Today I was able to view the debates at the General Assembly of the Church of Scotland. This was my first experience of what is effectively the Kirk's annual general meeting.
I was very intimidated by the atmosphere in the cafe area. I felt seriously out place - lots of clever looking people, lots of stuffiness, lots of important sounding chat. Lunch at the Jolly Judge was excellent - a Highland Tattie and a Guinness in the company of my former supervisor. But the GA itself was very interesting - certainly, procedure does dominate, and the debates are rather unreal. But all the same, the GA is the highest court in the Kirk, and it is therefore a significant event.
Despite some of my earlier posts on itothehills, the first few days of this GA indicate that slowly but surely evangelicals are beginning to hold sway in the CofS. This was confirmed for me today when Highland Theological College was approved as a suitable academic institution for the training of ministry candidates. Yesterday, leading evangelicals persuaded the GA to send a controversial report to Presbyteries for discussion and approval. This procedural move will effectively quash a report promoting liberty of conscience in the area of civil partnerships and religious ceremonies to mark them. Other significant moves that will be welcomed by many evangelicals include the surprising endorsement by the GA of a petition and motion against recent 'centralising' within the church.
However, there are serious questions facing evangelicals. Should they oppose a report on Stem Cell research commended to churches by the Assembly on Tuesday? This report apparently breaks new ground in the ethical arguments in favour of embryo research. Will evangelicals begin to use their influence to discipline fellow elders and ministers who, for example, bless civil partnerships? I am beginning to realise that words and reports don't mean anything if they don't influence practice.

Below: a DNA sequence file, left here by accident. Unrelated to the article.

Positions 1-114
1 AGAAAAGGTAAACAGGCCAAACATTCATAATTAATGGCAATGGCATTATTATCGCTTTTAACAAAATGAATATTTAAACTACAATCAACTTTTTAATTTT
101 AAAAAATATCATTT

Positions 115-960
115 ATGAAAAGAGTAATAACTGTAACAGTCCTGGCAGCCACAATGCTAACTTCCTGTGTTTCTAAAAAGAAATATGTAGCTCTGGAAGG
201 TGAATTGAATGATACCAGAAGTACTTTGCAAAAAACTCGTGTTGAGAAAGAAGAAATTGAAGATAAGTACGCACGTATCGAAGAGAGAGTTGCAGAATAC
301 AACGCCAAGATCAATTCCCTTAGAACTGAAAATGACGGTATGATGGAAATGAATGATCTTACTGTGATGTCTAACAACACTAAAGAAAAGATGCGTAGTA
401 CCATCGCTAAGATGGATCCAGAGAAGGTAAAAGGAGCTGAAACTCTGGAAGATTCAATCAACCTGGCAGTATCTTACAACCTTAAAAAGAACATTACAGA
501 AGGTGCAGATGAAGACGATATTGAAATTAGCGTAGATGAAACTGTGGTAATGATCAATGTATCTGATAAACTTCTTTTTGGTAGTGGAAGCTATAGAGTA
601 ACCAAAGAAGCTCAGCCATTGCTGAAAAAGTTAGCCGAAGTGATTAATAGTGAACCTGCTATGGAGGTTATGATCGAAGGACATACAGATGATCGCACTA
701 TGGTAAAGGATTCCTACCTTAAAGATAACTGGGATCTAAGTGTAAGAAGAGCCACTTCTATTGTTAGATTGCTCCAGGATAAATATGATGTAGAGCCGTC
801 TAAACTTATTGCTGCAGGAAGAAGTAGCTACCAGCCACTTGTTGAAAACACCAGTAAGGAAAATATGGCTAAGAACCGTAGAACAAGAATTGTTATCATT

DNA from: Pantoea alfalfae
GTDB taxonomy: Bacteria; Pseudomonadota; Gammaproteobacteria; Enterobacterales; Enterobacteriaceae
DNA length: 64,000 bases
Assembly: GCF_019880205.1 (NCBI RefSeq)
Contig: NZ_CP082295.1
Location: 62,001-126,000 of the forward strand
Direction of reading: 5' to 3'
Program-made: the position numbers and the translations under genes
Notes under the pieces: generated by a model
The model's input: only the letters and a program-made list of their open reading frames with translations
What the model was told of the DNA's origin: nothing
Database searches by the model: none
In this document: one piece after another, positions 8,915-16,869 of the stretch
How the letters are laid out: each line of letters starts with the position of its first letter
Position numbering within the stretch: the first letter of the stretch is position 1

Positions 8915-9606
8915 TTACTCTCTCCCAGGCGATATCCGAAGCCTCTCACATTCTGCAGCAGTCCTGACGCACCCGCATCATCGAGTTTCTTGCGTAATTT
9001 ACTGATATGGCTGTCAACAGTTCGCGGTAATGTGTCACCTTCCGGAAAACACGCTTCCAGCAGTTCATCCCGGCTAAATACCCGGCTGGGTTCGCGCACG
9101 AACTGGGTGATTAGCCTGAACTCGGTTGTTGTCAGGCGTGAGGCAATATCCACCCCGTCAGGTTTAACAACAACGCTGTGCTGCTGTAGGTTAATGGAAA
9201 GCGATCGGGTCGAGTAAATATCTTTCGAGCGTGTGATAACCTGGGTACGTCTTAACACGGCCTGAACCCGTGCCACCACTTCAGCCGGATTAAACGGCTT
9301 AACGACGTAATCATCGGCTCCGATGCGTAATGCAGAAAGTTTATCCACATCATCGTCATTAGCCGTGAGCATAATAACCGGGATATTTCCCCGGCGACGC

But the biggest question of all for evangelicals is this: what is evangelicalism, and what would an evangelical Church of Scotland look like? Future debates in the Kirk will not really see Liberal v Evangelical. They will see conservative evangelicals arguing with emerging (liberal?) evangelicals about what church should be like in practice. At the Assembly, the most interesting commissioners were wearing t-shirts, and they consistently talked about one thing: church growth, evangelism, reaching Scotland with the gospel.
The future of the CofS is evangelical. Within 15 years evangelicals will be in the majority. But what will they believe? What will they actually be doing with their power and influence? I think these questions need to be answered sooner rather than later. Ordinary church members deserve to know the vision of their leaders.